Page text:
5. In a medium sauce pan cook the wild rice and collards in the water. Bring to a boil then reduce to simmering, stirring occasionally, for about 30-40 minutes. The rice is done when the grain starts to split. If there is extra water leftover drain it out in a strainer.
  6. In a saute pan heat the olive oil over medium heat and saute the celery, onion, lemon thyme and sage until just softened.
  7. Stir in the parsley, black pepper, cayenne, allspice, and salt. Remove from the heat and set aside.
  8. When the squash have cooled enough to handle, use a spoon to carefully scoop out the flesh, leaving a bit behind to keep the skins from tearing.
  9. In a large bowl mash the squash flesh and reserve.
  10. Select about 16 (4 per squash half) perfect pecans for a garnish, then use a food processor to grind the rest of the pecans to a fine texture.
  11. Add the processed pecans, to the reserved, mashed squash flesh, along with the sauted celery and onion mixture, and the wild rice.  Add a squeeze of lemon juice and mix thoroughly.
  12. Stuff the mixture into the pecan shells and garnish with the perfect pecan pieces you removed prior.
  13. Place all in a casserole or baking dish and bake for 30 minutes, or until the tops feel firm to the touch.

This dish is a little time consuming but the beauty is that you can make it ahead and assemble the components and bake for a quick meal the next day. Or eat it cold!

Try Collards. You might love them. They will do your body and joints a world of good while they fill you up and help reduce your chronic pain.

Simply Kale Chips

Kale chips. Have you tried them? A great alternative to potato chips but often over-priced for a small package, and full of added ingredients to preserve freshness and add artificial flavor.

They couldn’t be easier to make at home however. All you need is:

1 bunch of Kale. Curly, or flat.

1 Tablespoon olive oil

Sea salt or Kosher for seasoning. And spices that you like, or leave it plain.

 

Pre-heat your oven to 325 degrees Fahrenheit. Take your washed and dried Kale and either cut, with a sharp paring knife, or tear, the leaves off of the thick center vein. Make sure Kale is dried well. In a big bowl toss the Kale well with the olive oil, rubbing it in and then sprinkle the salt, rubbing it over the leaves with the oil. Lay the Kale out flat on a large cookie sheet lined with parchment paper.

Bake until crisp, about 15-20 minutes. Check frequently as the edges tend to burn.

Alternately you could “dry” the Kale leaves in the exact same manner as above, with a lower oven temperature, for a longer time: such as 200 degrees Farenheit and let it “dry” until crisp about 2-4 hours. Even overnight. At such a low temperature like 200 degrees it’s very difficult to burn the leaves.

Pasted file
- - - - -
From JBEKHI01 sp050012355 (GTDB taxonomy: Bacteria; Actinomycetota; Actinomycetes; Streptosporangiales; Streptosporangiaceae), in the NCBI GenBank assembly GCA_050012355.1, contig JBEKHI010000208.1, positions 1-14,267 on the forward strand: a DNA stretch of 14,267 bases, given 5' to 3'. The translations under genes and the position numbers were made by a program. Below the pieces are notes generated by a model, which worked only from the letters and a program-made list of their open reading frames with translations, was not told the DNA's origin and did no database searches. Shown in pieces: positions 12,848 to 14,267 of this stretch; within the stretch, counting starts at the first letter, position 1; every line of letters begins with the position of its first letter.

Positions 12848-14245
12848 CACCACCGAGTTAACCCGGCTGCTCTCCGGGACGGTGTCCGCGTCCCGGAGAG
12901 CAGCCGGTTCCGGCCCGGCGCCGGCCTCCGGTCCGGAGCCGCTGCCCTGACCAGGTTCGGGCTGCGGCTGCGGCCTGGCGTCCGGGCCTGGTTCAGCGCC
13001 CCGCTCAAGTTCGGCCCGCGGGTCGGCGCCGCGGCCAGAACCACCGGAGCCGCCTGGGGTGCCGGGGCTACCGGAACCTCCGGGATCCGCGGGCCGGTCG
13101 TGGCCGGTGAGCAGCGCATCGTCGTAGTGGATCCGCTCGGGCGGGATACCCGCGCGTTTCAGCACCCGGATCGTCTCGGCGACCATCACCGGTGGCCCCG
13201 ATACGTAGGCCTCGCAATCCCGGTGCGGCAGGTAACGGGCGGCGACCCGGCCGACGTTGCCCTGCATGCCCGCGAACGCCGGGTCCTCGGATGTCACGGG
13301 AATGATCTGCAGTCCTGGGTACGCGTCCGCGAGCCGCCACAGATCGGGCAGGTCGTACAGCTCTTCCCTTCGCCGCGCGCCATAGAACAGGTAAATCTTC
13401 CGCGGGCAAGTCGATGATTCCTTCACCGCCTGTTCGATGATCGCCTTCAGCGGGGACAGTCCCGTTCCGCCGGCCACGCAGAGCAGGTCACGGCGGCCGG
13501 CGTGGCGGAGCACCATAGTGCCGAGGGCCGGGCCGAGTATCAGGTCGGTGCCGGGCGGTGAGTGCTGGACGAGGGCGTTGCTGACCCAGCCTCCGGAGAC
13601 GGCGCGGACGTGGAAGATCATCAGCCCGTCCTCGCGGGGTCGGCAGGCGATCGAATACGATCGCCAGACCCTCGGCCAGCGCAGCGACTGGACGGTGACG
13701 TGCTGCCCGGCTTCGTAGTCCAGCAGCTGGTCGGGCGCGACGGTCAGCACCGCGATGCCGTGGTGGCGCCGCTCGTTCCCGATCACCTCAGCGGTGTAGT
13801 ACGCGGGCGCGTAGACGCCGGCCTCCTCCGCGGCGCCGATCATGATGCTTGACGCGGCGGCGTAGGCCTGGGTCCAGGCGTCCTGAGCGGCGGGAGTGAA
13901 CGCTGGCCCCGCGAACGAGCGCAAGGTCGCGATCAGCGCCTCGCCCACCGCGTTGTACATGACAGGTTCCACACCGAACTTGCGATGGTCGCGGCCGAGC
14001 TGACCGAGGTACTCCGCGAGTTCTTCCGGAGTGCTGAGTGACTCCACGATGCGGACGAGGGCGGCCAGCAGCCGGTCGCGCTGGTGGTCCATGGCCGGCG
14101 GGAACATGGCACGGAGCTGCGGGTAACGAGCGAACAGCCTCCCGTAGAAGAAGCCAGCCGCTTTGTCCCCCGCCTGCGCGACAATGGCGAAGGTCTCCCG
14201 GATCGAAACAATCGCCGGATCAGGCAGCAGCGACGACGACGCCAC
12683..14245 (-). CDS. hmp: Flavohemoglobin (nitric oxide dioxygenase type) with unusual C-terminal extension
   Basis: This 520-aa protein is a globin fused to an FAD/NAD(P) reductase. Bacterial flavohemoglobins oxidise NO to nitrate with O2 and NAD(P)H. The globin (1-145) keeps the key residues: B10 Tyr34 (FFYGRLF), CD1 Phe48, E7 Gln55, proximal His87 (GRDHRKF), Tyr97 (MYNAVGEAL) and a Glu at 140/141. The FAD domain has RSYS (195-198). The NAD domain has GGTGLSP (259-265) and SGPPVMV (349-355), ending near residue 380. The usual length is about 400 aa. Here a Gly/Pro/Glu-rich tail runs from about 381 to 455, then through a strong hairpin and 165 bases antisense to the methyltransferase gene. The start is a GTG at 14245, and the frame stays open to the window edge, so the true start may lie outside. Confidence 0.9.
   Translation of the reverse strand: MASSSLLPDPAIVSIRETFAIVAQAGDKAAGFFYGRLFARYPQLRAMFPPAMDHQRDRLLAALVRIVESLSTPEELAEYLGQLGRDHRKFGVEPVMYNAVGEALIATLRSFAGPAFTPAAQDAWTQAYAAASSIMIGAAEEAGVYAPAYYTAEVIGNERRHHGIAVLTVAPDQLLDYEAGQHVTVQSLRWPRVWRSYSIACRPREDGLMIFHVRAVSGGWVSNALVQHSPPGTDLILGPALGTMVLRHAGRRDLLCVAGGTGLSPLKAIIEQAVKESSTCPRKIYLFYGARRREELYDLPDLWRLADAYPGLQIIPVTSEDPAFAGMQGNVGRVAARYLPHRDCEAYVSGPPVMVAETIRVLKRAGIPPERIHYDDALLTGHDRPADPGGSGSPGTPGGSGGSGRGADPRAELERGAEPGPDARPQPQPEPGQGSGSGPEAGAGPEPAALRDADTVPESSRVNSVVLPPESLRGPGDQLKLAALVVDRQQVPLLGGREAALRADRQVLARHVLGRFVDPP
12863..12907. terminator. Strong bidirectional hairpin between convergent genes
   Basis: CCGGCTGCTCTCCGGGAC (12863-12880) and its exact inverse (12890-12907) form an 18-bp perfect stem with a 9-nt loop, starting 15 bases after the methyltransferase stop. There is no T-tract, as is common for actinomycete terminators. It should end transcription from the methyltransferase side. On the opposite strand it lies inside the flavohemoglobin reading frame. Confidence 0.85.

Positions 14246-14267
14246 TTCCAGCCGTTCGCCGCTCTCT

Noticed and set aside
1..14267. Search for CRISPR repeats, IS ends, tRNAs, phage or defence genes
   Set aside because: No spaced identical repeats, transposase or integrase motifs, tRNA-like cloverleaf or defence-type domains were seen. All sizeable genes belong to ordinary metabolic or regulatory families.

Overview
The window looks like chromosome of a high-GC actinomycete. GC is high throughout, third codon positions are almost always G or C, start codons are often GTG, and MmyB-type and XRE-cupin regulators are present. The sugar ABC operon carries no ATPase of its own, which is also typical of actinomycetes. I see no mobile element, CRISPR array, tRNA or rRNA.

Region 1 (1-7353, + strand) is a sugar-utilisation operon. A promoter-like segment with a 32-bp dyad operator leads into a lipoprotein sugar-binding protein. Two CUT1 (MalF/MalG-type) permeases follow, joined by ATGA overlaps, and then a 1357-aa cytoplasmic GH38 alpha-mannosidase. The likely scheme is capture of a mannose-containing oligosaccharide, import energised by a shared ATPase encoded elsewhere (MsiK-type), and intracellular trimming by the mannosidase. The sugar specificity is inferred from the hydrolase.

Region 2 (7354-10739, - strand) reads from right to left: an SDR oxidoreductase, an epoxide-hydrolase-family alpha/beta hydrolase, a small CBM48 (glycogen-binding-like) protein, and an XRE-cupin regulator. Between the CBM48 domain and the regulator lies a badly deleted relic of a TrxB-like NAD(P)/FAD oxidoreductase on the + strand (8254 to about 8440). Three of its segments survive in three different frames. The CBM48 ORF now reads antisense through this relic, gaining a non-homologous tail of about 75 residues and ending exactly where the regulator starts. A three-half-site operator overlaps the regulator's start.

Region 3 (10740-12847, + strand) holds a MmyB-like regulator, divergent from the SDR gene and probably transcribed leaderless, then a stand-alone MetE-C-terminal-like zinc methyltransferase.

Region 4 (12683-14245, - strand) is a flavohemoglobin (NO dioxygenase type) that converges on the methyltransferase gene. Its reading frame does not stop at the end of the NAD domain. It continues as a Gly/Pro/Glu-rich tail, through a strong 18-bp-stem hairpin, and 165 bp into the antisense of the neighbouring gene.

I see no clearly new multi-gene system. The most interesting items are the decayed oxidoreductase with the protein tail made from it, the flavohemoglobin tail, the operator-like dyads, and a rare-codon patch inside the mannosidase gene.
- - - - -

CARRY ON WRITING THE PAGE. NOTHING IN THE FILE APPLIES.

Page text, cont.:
Once you have them, let them cool and store in an airtight container at room temperature for a week or so. Though I doubt they will make it week once you taste them!

Kale Salad with Creamy Ginger-Tahini Dressing

You have probably heard by now about Kale. How it is one of the new super foods. An all star leafy green that packs a powerful nutritional punch.

Just one cup of raw Kale ( and you can eat many, many cups if you like) has 6% Daily Value for Iron, 134% Vitamin C  ( helps absorb iron), 206% Vitamin A, 5% Folate, and 9% Calcium. Wow. I’m not done: it has 2 grams of protein per cup. Yep, you read right: protein in a leafy green! What’s more is that for you in particular it is strongly anti-inflammatory. Strongly. And very filling.

Tahini is sesame seed “butter” : ground sesame seeds, just like peanut or almond butter. It has a lot of oil from the seeds and is often used with chickpeas to make hummus. It is runnier than peanut or almond butter and that makes it easy to work with making dressings. 1 Tablespoon of Tahini has 3 grams of protein and 1 gram of fiber, as well as 6% calcium and  2% iron. It also happens to make a delicious dressing for raw leafy greens.

You will need:

  • Bunch of organic Kale m washed well, stemmed and chopped in bite sized chunks
  • Tablespoon Tahini paste
  • 1 medium or large garlic clove, smashed with broad side of knife and ground into a paste
  • 1 teaspoon fresh lemon juice
  • 1 teaspoon organic honey
  • 1 dash of cayenne pepper to taste (more if you like heat)
  • 1Tablespoon + 1 teaspoon Tamari, preferably organic
  • 3 Tablespoons water
  • About a teaspoon freshly grated Ginger (more again if you like ginger)
  • 2 tablespoons raw apple cider vinegar (regular works as well but raw has health benefits. I like Braggs brand)
  • 1 medium apple, organic, small dice
  • 1/4 bulb fennel, sliced very thin ( I use a small mandoline slicer)
  • Tablespoon grated parmesan cheese or parmesan style soy cheese

This makes a large salad, so it can be for up to 4 people or if you’re like me and are just hungry for some kale, just one person as a meal.

In a mixing bowl add the garlic, tahini, honey, cayenne, ginger, vinegar, tamari and whisk well to mix. Thin with the water to dressing consistency. Add lemon juice and stir well.

Next add kale and apples and fennel and mix well with tongs or you hands. You could mix in the parmesan or sprinkle on top. Like I said I eat this thing right out of the mixing bowl so I toss it Caesar style with the cheese and go to town on it!